HOW TO TAKE TIME OFF WHEN YOU'RE SELF-EMPLOYED
When you work for yourself, it can feel impossible to justify an entire day off — let alone a week on a beach. But freelancers are just as prone to 'burn out' as office workers (if not more so) and anyone doing a creative job needs time to reset and get inspired. If you're craving a few days out of office - but can't quite bring yourself to book a trip - here's how to get your head around summer holidays, freelance-style.
REMEMBER TO BE A GOOD BOSS (TO YOURSELF)
Imagine being employed by a boss who never approved your requests for time off, sneered when you took even a 20 minute lunch break, forced you to work when you were sick, and pressurised you to stay at your computer, long after your energy levels had begun to flag. You’d probably quit your job, right? So ask yourself why you’re treating yourself in the exact same way? (And I know you are!)
If you’re lucky enough to be your own boss, there’s no point implementing a working culture worthy of The Devil Wears Prada. Be fair, be kind, be reasonable - and remember that rest yields results in the long term.
GET AHEAD OF YOURSELF
This is an obvious tip, but one that’s easy to ignore. A month before you decide to take some time out, look ahead at your calendar and identify the big projects and commitments that are looming, then work backwards with your to-do list to make sure you’re completely up-to-date before you go. I find that it's also worth planning out the tasks you’re going to tackle in those first few days back, so as to avoid post-holiday overwhelm.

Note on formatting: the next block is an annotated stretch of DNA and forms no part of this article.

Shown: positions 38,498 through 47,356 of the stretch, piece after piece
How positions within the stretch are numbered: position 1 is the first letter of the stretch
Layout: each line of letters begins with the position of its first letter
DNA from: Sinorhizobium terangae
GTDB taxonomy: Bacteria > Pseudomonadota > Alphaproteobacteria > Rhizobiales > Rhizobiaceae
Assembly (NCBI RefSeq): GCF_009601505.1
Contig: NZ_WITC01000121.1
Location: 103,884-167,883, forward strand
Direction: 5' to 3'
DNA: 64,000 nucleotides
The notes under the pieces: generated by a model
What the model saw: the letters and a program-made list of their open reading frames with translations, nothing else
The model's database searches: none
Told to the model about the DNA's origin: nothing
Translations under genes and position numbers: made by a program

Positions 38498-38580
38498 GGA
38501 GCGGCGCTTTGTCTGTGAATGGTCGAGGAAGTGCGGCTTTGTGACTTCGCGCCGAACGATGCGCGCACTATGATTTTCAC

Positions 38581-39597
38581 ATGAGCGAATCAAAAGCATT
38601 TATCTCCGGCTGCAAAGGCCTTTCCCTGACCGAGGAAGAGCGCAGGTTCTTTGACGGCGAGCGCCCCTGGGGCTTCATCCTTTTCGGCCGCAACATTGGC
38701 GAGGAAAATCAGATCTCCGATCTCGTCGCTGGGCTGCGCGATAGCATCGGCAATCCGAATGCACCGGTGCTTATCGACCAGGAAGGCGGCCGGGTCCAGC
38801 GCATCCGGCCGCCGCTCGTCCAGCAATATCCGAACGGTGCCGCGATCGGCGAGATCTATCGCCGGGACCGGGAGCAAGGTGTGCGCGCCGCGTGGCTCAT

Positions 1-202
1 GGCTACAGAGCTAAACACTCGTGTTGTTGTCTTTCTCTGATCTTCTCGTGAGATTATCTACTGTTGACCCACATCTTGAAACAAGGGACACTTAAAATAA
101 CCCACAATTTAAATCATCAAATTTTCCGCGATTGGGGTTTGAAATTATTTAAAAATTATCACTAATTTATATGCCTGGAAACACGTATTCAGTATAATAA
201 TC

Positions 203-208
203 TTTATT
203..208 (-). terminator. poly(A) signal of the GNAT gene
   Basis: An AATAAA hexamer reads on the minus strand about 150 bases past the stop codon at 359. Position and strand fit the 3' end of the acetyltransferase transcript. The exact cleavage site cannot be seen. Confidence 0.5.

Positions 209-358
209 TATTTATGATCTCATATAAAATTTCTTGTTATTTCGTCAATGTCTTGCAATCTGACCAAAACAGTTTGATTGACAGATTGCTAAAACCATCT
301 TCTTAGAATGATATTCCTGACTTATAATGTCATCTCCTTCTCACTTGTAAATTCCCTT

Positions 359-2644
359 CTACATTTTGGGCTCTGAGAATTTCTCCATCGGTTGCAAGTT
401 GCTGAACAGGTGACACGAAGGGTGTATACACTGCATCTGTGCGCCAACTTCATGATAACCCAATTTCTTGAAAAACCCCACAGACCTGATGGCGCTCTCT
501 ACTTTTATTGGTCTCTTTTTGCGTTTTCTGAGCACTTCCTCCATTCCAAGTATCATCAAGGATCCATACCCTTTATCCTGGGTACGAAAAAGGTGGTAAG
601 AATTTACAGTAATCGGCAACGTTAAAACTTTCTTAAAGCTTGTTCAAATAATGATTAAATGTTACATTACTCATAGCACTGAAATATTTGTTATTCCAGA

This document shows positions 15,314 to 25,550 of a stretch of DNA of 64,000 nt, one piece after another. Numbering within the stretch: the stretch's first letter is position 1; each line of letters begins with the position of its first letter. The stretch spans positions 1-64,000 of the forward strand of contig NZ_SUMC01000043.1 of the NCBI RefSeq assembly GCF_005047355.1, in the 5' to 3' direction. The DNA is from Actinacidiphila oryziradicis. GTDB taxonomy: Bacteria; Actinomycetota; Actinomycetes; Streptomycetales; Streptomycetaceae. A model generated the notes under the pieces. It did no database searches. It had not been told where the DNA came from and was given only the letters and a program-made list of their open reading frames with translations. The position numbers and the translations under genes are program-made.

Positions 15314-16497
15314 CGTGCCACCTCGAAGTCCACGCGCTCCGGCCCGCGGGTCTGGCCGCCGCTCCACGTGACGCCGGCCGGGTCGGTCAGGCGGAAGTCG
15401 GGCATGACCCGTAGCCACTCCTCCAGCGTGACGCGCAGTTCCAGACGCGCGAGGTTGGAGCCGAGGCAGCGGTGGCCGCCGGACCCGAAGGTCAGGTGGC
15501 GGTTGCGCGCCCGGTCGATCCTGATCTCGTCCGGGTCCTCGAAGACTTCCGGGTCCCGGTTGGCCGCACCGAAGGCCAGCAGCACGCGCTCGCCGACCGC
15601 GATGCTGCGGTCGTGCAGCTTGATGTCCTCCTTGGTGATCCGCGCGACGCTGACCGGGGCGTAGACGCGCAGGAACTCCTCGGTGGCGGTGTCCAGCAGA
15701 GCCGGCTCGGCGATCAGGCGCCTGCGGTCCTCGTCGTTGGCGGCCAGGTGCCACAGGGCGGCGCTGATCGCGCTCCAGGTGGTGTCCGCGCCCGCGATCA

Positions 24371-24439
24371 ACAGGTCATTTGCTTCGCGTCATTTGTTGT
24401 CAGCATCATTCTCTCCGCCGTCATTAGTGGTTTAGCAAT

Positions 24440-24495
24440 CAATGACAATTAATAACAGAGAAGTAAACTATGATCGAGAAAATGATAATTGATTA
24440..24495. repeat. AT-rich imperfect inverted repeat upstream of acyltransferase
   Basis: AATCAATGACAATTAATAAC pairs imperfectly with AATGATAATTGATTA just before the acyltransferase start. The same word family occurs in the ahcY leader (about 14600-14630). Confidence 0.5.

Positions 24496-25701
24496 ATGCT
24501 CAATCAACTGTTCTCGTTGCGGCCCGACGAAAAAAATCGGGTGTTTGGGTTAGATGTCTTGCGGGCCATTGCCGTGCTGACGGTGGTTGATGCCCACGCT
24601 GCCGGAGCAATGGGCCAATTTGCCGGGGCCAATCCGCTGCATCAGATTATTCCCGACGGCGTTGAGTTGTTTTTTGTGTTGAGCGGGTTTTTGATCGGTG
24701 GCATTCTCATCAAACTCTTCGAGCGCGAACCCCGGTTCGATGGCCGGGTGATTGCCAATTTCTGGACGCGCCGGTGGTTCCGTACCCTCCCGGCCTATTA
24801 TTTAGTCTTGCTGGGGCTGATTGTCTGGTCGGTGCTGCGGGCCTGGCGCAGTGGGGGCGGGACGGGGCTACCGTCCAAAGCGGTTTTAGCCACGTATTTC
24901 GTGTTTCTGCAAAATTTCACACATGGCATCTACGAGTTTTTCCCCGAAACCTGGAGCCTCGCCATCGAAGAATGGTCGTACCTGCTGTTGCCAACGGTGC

TAKE SMALLER TRIPS, MORE FREQUENTLY
Very few freelancers have the luxury of being able to afford a two-week holiday in either the financial or professional sense — but the joy of being self-employed means you don’t have to. Instead of blocking off two full weeks in the manner of a sunshine-starved 9-5er, break up your time off into smaller chunks; a long weekend here, a night at a hotel there. (Doing this means you can capitalise on last minute deals and hotel rates, which will save you money, too.) Don’t discount the power of the long weekend: It’s amazing how rejuvenating just a few days away from home can be for the body and mind.
GIVE YOURSELF 20
As much as I’d like to advocate going totally offline for a week, for most freelancers (myself included) this just isn’t feasible (or even particularly enjoyable - the stress of imagining your overflowing inbox totally negates the relaxation factor). Manage the influx by giving yourself 20 minutes each morning to review email and respond to any urgent requests. But leave that ‘Out of Office’ on!
TAKE A COMPANY RETREAT
When you work for yourself and love your work, sometimes you don’t actually want to take time off. Even so, it’s worth taking the occasional step back from the admin and distractions that can consume daily working life. If you don’t feel comfortable lying around on a beach for a week, consider the benefits of taking a company retreat (for one). Pick somewhere laidback and tranquil, take your notebook, and spend a few days regrouping and strategising for the year ahead. Just don't forget to factor in some proper relaxation time, too.